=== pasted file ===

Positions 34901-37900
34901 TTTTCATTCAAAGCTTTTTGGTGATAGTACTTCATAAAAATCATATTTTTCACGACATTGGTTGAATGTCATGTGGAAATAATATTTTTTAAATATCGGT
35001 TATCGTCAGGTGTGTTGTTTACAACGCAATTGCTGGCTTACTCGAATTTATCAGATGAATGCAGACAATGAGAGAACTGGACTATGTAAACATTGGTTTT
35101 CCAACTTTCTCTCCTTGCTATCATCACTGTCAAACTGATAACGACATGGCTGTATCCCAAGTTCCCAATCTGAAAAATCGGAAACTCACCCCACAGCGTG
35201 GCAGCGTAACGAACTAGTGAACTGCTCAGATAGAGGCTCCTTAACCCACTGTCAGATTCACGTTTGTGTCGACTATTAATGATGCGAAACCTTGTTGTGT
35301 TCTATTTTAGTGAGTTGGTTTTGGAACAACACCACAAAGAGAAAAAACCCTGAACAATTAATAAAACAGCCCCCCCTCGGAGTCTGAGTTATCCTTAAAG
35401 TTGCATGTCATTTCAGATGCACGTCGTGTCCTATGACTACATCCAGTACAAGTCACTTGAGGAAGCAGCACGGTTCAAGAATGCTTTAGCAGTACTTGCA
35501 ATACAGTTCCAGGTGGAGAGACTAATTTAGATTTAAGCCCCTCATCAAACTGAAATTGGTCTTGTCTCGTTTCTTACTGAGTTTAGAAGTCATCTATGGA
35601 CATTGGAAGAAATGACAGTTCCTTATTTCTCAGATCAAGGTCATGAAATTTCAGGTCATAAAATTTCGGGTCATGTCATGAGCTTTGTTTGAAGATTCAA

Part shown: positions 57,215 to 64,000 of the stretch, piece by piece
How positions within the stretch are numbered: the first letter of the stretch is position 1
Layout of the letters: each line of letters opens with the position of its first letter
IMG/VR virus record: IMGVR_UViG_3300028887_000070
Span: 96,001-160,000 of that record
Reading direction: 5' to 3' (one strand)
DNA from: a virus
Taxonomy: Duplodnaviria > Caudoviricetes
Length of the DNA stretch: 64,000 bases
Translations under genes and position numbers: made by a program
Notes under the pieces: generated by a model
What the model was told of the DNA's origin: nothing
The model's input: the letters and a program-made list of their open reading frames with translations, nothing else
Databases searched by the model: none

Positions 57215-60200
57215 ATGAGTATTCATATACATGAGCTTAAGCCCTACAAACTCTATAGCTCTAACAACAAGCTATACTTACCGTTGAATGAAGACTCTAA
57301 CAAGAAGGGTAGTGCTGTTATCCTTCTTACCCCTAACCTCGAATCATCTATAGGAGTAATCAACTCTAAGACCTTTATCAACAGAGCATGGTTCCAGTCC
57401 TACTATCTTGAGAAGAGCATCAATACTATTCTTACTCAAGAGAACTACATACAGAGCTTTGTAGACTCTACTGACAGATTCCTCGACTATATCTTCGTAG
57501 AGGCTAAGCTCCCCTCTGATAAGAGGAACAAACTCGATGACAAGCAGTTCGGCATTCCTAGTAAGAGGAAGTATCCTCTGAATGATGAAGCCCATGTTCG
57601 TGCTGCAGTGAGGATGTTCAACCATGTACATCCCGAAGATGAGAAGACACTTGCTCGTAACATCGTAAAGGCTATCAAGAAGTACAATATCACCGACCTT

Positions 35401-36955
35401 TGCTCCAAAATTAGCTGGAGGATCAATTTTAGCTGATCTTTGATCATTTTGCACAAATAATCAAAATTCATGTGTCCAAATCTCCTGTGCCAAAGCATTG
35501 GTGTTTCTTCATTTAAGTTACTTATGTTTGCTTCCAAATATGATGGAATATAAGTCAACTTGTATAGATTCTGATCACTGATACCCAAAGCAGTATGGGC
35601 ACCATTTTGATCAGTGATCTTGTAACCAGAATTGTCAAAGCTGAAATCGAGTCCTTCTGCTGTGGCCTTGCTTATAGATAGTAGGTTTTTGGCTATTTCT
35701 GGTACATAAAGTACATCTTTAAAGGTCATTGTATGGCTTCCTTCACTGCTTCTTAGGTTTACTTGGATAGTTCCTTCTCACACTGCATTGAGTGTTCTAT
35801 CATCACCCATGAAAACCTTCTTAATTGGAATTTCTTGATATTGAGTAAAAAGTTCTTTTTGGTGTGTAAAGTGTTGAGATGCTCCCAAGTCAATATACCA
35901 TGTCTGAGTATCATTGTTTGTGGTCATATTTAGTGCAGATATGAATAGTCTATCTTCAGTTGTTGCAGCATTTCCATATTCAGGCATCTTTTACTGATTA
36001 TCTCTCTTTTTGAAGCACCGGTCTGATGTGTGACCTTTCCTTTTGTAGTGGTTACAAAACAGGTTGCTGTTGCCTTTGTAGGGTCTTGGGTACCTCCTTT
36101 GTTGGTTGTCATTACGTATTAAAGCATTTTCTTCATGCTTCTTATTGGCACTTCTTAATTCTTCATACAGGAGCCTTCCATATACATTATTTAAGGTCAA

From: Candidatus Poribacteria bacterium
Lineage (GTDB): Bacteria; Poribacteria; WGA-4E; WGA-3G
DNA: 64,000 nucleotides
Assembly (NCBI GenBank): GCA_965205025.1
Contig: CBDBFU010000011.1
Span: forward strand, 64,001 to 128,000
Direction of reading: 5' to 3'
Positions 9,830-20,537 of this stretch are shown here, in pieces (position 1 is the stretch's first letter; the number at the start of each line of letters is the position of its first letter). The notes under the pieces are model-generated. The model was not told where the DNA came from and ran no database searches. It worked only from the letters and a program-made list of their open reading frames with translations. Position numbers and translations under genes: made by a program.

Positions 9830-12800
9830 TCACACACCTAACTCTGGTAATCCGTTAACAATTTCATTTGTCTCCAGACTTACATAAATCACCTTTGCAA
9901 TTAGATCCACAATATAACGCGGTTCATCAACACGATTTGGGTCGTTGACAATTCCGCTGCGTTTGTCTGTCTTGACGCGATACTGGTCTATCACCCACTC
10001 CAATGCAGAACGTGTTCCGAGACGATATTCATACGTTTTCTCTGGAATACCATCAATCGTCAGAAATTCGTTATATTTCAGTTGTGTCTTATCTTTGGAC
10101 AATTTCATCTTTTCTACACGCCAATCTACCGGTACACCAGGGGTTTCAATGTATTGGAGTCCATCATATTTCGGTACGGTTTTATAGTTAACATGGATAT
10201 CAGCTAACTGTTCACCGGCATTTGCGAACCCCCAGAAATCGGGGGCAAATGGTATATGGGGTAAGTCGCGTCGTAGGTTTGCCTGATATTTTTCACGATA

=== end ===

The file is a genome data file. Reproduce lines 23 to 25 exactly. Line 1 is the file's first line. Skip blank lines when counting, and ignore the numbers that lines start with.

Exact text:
Databases searched by the model: none

Positions 57215-60200
57215 ATGAGTATTCATATACATGAGCTTAAGCCCTACAAACTCTATAGCTCTAACAACAAGCTATACTTACCGTTGAATGAAGACTCTAA